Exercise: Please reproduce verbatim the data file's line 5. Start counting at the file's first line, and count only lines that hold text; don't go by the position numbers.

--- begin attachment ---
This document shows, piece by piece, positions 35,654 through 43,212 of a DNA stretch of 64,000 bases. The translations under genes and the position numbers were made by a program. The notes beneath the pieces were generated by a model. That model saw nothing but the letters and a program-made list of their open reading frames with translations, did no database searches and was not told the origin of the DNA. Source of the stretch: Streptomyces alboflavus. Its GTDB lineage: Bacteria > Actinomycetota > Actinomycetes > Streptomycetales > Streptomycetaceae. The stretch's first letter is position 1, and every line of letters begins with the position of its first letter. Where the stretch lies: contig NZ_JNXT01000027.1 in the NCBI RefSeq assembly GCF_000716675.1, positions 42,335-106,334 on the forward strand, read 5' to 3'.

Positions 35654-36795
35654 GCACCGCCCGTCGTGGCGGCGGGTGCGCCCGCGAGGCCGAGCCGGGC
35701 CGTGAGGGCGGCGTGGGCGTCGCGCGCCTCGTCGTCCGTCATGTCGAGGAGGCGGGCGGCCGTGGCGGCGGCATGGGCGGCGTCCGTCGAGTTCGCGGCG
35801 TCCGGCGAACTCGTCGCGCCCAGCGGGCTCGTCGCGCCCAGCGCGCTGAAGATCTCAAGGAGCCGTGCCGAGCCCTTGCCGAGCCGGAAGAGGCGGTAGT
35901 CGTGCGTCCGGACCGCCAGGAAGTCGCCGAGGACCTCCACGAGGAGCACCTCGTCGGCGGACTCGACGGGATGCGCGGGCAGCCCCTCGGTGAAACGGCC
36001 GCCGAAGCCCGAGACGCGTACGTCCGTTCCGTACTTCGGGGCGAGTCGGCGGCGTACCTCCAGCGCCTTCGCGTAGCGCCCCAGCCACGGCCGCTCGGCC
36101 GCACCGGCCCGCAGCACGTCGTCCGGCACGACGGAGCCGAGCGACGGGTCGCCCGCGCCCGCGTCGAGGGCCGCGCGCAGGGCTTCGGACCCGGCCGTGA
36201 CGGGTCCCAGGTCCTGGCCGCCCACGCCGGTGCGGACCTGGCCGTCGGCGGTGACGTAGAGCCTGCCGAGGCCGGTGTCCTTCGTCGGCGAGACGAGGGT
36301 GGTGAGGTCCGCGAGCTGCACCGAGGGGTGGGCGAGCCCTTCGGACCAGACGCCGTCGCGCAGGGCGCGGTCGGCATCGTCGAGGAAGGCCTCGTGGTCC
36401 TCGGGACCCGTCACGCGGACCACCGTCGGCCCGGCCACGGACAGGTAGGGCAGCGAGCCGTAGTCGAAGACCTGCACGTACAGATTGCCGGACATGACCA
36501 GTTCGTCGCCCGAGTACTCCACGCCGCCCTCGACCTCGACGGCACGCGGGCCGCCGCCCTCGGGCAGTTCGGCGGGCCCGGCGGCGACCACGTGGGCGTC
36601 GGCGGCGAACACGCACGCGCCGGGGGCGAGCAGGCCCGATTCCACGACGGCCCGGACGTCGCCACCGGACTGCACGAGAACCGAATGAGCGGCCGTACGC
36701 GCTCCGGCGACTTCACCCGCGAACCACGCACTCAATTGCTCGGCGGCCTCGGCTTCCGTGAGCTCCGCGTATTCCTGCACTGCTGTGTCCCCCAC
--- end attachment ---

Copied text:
35801 TCCGGCGAACTCGTCGCGCCCAGCGGGCTCGTCGCGCCCAGCGCGCTGAAGATCTCAAGGAGCCGTGCCGAGCCCTTGCCGAGCCGGAAGAGGCGGTAGT